Innovations in mental health services implementation: a report on state-level data from the U.S. Evidence-Based Practices Project
Jennifer L Magnabosco
Implementation Science , 2006, DOI: 10.1186/1748-5908-1-13
Abstract: Content analysis and Greenhalgh et al's (2004) definition of innovation were used to identify and classify state-level activities employed during three phases of EBP implementation: Pre-Implementation, Initial Implementation and Sustainability Planning. Activities were coded from site visit reports created from documents and notes from key informant interviews conducted during two periods, Fall 2002 – Spring 2003, and Spring 2004. Frequency counts and rank-order analyses were used to examine patterns of implementation activities and strategies employed across the three phases of implementation.One hundred and six discreet implementation activities and strategies were identified as innovative and were classified into five categories: 1) state infrastructure building and commitment, 2) stakeholder relationship building and communications, 3) financing, 4) continuous quality management, and 5) service delivery practices and training. Implementation activities from different categories were employed at different phases of implementation.Insights into effective strategies for implementing EBPs in mental health and other health sectors require qualitative and quantitative research that seeks to: a) empirically test the effects of tools and methods used to implement EBPs, and b) establish a stronger evidence-base from which to plan, implement and sustain such efforts. This paper offers a classification scheme and list of innovative implementation activities and strategies. The classification scheme offers potential value for future studies that seek to assess the effects of various implementation processes, and helps establish widely accepted standards and criteria that can be used to assess the value of innovative activities and strategies.During the last decade the testing and implementation of evidence-based practices (EBPs) in healthcare systems throughout the United States has increased. While published literature examining implementation of EBPs in health continues t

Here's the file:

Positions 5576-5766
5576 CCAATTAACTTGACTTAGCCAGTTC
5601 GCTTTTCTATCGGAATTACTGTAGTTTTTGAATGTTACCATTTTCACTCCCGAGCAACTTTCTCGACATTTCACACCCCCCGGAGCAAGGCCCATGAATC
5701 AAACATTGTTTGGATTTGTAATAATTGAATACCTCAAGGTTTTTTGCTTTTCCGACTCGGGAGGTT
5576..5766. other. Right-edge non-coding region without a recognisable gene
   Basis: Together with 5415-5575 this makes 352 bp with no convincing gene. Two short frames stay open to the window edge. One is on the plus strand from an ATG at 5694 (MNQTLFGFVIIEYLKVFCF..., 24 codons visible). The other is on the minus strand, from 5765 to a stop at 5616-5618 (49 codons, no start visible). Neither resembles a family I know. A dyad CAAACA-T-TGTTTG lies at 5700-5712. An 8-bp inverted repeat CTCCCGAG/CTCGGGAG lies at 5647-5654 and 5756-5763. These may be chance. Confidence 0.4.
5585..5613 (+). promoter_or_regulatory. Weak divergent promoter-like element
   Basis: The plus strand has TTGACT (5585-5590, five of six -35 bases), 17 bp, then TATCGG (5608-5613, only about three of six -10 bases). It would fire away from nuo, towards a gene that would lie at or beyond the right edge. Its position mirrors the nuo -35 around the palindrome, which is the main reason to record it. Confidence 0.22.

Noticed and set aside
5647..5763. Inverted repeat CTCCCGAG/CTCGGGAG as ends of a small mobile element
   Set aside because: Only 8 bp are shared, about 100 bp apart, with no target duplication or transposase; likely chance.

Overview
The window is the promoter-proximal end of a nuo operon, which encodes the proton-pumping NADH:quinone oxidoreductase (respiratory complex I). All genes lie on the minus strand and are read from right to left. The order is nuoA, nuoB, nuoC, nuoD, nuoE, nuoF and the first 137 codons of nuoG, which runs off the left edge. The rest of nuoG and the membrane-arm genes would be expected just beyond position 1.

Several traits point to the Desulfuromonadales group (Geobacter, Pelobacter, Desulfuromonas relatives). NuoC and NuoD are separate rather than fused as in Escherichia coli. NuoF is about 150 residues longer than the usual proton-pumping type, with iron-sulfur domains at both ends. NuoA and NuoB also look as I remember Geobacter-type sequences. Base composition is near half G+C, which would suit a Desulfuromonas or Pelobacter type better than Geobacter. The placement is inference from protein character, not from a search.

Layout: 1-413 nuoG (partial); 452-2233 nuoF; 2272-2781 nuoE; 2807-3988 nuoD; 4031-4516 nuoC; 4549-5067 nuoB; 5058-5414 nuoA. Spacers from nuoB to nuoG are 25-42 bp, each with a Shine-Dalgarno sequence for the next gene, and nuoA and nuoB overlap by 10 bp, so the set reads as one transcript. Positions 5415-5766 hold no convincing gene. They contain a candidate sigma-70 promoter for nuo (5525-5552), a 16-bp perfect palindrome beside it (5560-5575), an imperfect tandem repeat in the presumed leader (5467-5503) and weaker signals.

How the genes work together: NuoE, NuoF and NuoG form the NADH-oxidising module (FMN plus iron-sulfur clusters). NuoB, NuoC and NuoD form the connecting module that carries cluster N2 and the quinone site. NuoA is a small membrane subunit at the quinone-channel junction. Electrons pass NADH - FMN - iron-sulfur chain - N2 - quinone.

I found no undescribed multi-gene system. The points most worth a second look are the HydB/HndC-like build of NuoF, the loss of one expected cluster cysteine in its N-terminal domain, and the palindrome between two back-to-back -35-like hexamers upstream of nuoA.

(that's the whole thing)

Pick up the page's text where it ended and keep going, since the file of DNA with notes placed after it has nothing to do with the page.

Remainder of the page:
Are adolescents with high socioeconomic status more likely to engage in alcohol and illicit drug use in early adulthood?
Jennifer L Humensky
Substance Abuse Treatment, Prevention, and Policy , 2010, DOI: 10.1186/1747-597x-5-19
Abstract: The study analyzed data from the National Longitudinal Survey of Adolescent Health (AddHealth), a longitudinal, nationally-representative survey of secondary school students in the United States. Logistic regression models were analyzed examining the relationship between adolescent SES (measured by parental education and income) and substance use in adulthood, controlling for substance use in adolescence and other covariates.Higher parental education is associated with higher rates of binge drinking, marijuana and cocaine use in early adulthood. Higher parental income is associated with higher rates of binge drinking and marijuana use. No statistically significant results are found for crystal methamphetamine or other drug use. Results are not sensitive to the inclusion of college attendance by young adulthood as a sensitivity analysis. However, when stratifying by race, results are consistent for white non-Hispanics, but no statistically significant results are found for non-whites. This may be a reflection of the smaller sample size of non-whites, but may also reflect that these trends are driven primarily by white non-Hispanics.Previous research shows numerous problems associated with substance use in young adults, including problems in school, decreased employment, increases in convictions of driving under the influence (DUI) and accidental deaths. Much of the previous literature is focused on lower SES populations. Therefore, it is possible that teachers, parents and school administrators in wealthier schools may not perceive as great to address substance abuse treatment in their schools. This study can inform teachers, parents, school administrators and program officials of the need for addressing drug abuse prevention activities to this population of students.The relationship between childhood socioeconomic status (SES) and behavioral health in adulthood has long been of interest to researchers and policymakers. A few studies have found that adolescents with